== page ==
Since its inception, Title III has accounted for most of the extramural funds secured within the MSU Forestry Extension program, and a significant number of short courses, workshops, and youth education programs have been conducted statewide. The ability of the Title III program to utilize already existing programming provided for easy access to materials. In addition, funding provided by Title III, along with the resourcefulness and creativity of Title III associates, has allowed for the creation of new educational programs and activities.

While some county Extension agents in other states have secured these funds on their own, the Forestry Extension program at MSU is the only one to create an entire program for securing these funds on a statewide level. The acquisition of Title III funds will amount to over $3.2 million dollars during 2001-2007. This represents a significant addition to the Forestry Extension program. While most Forestry Extension faculty and staff contribute to the Title III program in some way, the four Title III Associates hired through these funds conduct most of the programs. This has allowed the "hard money" Forestry Extension faculty and staff to conduct their own programs with little extra workload.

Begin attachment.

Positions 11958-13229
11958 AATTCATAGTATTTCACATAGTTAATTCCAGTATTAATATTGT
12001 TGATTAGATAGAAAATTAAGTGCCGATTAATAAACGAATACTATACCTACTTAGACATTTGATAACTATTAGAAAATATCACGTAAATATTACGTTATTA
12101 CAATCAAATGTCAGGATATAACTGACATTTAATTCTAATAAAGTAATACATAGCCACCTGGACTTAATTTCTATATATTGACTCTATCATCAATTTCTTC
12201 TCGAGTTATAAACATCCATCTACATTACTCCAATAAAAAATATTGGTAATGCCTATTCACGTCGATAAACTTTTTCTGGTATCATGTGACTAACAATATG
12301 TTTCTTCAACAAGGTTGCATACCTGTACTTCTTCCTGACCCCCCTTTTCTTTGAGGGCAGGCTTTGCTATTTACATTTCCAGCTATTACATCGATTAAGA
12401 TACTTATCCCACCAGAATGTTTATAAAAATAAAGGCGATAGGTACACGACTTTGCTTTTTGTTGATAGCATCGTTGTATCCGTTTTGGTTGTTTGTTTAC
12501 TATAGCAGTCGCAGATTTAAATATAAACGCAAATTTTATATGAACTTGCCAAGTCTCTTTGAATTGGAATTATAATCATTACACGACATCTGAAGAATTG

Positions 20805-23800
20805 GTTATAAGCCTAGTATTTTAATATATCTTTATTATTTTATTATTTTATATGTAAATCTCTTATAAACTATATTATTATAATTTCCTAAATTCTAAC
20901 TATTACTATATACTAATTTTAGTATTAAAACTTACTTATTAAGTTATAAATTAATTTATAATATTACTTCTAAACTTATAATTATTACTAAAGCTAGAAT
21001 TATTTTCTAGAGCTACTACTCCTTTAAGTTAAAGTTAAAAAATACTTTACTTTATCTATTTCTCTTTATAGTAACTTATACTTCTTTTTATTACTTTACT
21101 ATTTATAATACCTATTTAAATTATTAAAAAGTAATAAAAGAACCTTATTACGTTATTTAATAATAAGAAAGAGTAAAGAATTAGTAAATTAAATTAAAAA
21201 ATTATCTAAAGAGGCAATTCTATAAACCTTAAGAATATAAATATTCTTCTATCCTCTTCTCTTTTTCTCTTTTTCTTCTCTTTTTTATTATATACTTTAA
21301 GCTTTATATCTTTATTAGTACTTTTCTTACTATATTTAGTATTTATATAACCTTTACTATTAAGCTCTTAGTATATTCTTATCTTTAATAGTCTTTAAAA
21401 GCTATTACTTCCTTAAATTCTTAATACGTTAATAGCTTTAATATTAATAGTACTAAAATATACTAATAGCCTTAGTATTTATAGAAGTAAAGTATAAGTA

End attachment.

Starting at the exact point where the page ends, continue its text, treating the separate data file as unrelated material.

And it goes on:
The legislation creating PL 106-393 is scheduled to sunset in 2007. However, all available information indicates that reauthorization will occur. The Forest Counties Payments Committee, an Advisory Committee to Congress, issued a Report to Congress in 2003 entitled "Recommendations for Making Payments to States and Counties." The committee recommends a Reauthorization of the Secure Rural Schools and Community Self Determination Act of 2000 (P.L. 106-393), with modifications.

This reauthorization could provide long-term funding for Forestry Extension in Mississippi and can provide similar funding sources for forestry and natural resources Extension programs in other states.


The success of the Title III program is dependant on more people than are listed as authors on this paper. This list includes Dr. Thomas Monaghan, formerly Leader of Forestry Extension at MSU now with the Mississippi Forestry Association. Dr. Monaghan initiated the drive to secure these funds on a state wide basis. Also, Britton Hatcher, Butch Bailey, and Trey DeLoach are the Extension associates hired with the Title III funds to conduct the programs. Without their hard work, this article would not have been possible.


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Measells, M.K., Grado, S. C., & Hughes, H. G. (2005). The underserved status of Mississippi forest landowners. In proceedings of the 2004 southern forest economics workshop. St. Augustine, Florida, March 16, 2004. pp. 157-166.